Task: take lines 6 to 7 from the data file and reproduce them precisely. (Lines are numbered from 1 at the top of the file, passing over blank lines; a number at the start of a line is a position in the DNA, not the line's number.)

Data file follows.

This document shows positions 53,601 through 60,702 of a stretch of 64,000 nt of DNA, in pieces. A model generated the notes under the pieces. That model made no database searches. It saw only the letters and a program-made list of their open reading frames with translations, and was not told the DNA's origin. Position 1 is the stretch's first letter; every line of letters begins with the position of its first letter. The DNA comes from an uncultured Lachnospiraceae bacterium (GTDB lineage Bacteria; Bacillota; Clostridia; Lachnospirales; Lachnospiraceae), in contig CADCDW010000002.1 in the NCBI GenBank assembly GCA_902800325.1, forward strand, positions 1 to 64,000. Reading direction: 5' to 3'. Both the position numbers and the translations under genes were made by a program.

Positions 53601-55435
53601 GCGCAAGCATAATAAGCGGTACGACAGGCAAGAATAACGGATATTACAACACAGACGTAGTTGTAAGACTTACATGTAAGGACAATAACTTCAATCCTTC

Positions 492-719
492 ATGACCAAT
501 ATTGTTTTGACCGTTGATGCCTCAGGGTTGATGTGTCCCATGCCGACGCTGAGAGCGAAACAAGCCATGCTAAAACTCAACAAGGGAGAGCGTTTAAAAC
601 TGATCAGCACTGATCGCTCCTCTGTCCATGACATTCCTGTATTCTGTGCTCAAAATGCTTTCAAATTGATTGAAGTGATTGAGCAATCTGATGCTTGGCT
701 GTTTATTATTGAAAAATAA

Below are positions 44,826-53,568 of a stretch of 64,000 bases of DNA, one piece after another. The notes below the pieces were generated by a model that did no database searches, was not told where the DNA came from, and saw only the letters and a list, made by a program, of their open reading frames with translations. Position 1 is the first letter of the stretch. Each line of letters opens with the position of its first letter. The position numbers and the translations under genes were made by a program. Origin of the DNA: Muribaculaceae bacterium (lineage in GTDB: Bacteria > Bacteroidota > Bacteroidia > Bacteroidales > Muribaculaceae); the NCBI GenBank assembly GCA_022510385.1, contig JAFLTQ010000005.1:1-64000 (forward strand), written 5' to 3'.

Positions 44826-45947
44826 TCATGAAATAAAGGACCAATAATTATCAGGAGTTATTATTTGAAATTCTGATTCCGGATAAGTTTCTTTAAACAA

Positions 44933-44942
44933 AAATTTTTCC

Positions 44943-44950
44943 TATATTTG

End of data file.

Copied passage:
501 ATTGTTTTGACCGTTGATGCCTCAGGGTTGATGTGTCCCATGCCGACGCTGAGAGCGAAACAAGCCATGCTAAAACTCAACAAGGGAGAGCGTTTAAAAC
601 TGATCAGCACTGATCGCTCCTCTGTCCATGACATTCCTGTATTCTGTGCTCAAAATGCTTTCAAATTGATTGAAGTGATTGAGCAATCTGATGCTTGGCT